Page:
A Safe Environment for Children’s Health

Constance Ndeleko


“I am Aisha from North Eastern Kenya and I am 14 years old. I come from a semi-arid region and I live in a traditional home called a Manyatta. Seven of us live in this small house which has no windows and a small door. It is made of cow dung and barely has a roof, meaning that it suffers from poor ventilation.

In order to breathe clean air I have to go outside. The main room serves as our kitchen, living space and bedroom, so we all inhale a lot of smoke. I have repeatedly suffered chest pains and have to regularly take herbs to assist with my health. We need a better home with clean air and privacy for my family,  but we cannot afford it.”

It is important for a country to invest in its children for they are the future. In February, my team and I visited several counties in Kenya to speak with children on the pillars of the Big Four Agenda launched by President Uhuru Kenyatta. These four pillars are are Affordable Housing, Food Security, Trade and Manufacturing and Universal Health Coverage. In discussing with children the key problem areas, the issue that came out strongly was air pollution, which has seen children hospitalized and in some cases, lose their lives as a result of toxic air.

13-year-old Amani stressed the impact of poor air, stating: “It is not healthy for children to live in an environment that is not conducive for their health and development. Coming from an area where hygiene is not a priority, every morning I have to brush my teeth at the drainage point. The sewage there exposes me to different diseases, and I have previously contracted cholera which resulted in hospitalization. The smell that comes from the drain means that you can’t stand there for more than a minute before feeling ill.”

Due to inadequate rubbish disposal in the informal settlements in Nairobi, playgrounds for children are littered with  rubbish. Children cannot withstand the smell or the filth in these areas, leaving them very little space to play.

“The planning of houses is not any better”, says Amon, 15 years old. ‘Six of us have to sleep in the same room in a house made of iron sheets. We are constantly exposed to poor ventilation. My mum has to cook with a jiko (cooking stove). Not only do we all have to breathe in smoke from the jiko, but also that which comes from the nearby factory. It has exposed most children to breathing problems such as asthma. We would love to be able to breathe in clean air that doesn’t endanger our lives.”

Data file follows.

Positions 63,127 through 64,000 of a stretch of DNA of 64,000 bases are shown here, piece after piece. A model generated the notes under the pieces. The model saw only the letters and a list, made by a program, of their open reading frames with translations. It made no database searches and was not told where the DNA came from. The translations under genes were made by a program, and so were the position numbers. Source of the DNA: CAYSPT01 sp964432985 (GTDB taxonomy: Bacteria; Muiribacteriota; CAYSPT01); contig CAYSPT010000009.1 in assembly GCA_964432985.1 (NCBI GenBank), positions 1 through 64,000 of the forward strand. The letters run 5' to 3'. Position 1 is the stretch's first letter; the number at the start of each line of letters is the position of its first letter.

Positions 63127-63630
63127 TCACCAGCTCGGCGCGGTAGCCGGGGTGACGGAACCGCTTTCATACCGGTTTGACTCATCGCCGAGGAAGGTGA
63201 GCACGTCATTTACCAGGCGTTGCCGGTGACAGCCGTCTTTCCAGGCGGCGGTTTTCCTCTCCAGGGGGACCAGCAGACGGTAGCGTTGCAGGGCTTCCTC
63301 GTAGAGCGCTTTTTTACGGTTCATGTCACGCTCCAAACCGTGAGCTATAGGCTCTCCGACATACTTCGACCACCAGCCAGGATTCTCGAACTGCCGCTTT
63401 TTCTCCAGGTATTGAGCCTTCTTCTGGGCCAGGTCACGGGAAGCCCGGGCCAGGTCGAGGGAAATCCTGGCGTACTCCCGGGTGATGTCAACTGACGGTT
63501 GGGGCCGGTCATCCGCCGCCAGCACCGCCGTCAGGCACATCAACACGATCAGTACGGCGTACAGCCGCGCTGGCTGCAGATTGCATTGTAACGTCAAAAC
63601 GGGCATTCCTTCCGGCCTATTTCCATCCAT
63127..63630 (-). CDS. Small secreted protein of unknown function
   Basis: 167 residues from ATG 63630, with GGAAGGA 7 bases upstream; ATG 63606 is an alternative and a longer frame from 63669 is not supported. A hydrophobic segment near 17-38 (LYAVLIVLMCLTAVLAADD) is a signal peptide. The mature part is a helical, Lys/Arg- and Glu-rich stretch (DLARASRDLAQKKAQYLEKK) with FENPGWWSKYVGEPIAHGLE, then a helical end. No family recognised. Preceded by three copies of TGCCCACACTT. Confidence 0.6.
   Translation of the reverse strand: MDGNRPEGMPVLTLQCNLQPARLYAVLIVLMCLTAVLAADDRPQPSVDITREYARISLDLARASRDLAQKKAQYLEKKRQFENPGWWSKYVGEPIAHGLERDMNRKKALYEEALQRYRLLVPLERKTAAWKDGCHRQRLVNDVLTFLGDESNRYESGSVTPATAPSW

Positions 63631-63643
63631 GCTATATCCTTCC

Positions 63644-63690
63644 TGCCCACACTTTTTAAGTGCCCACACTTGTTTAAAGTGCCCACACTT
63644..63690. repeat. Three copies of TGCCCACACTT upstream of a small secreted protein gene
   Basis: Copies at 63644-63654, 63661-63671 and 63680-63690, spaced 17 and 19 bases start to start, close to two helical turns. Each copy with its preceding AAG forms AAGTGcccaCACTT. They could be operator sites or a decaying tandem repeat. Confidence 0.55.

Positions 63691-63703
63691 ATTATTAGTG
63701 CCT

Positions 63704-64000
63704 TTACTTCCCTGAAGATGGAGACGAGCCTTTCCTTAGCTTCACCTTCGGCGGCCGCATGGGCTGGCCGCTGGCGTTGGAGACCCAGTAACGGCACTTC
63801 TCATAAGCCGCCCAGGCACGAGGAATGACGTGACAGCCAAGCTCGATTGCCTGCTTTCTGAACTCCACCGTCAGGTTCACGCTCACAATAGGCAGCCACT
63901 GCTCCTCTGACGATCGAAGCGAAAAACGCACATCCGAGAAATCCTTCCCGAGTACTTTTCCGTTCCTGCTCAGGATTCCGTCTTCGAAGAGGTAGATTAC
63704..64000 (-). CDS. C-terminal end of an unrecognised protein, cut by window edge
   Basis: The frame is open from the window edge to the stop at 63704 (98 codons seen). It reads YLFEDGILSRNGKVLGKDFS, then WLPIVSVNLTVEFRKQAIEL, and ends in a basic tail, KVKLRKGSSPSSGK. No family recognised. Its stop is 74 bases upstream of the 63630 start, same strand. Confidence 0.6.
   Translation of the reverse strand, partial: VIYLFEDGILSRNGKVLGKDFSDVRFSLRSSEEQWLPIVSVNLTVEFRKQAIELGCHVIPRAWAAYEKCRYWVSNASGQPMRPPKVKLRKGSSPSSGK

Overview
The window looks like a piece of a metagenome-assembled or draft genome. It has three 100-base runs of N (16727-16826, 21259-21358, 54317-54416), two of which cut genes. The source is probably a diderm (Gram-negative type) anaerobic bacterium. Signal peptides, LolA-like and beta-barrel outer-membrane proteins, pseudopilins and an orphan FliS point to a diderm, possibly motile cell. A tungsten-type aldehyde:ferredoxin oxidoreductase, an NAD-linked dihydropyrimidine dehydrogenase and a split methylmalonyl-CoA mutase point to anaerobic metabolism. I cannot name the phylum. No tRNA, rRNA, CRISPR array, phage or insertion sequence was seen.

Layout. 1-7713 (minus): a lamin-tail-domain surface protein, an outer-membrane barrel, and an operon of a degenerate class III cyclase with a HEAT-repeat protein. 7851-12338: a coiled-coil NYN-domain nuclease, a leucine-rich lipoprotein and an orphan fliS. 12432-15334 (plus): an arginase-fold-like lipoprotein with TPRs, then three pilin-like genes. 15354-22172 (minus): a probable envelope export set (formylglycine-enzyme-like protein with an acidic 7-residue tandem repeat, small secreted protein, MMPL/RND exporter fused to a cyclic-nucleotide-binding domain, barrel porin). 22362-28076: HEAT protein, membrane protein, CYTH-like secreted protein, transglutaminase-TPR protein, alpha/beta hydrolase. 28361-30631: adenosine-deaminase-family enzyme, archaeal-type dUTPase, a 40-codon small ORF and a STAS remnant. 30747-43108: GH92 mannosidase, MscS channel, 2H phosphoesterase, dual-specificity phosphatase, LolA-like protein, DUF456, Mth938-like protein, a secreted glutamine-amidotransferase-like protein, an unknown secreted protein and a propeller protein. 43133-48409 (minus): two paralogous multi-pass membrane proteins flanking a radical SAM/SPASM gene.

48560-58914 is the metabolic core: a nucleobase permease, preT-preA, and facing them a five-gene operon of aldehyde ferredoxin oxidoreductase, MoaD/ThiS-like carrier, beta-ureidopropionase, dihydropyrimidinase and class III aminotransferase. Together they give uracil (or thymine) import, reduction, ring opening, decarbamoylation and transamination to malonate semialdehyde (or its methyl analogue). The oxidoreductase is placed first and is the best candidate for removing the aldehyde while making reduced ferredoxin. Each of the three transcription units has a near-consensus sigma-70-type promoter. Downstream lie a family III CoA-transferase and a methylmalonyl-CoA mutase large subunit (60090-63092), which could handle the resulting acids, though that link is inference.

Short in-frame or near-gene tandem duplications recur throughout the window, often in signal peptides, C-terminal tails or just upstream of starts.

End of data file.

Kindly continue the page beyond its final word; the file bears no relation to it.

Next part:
The increase in construction around urban settlements has also resulted in less safe spaces for playing, and house planning is creating an even greater ventilation challenge, as buildings are developed in compact and confined spaces.

There is a clear need for the society to listen to the views of children, especially on matters that affect them either directly or indirectly. They can be part of a solution and provide ideas for change. The next generation are at a pivotal moment where they can help change our environments for the better. Children should learn about environmental issues and have training sessions on how the society can thrive with cleaner air.

The Government and other partners such as NGOs can help out with measures that will substitute jikos and reduce the emission of toxic air from the factories. At the second Children’s Devolution Conference this week, children are bringing to the table the issue of air pollution and unhealthy living conditions. “We need to future proof our settlements to not only secure open spaces, but cleaner environments.”

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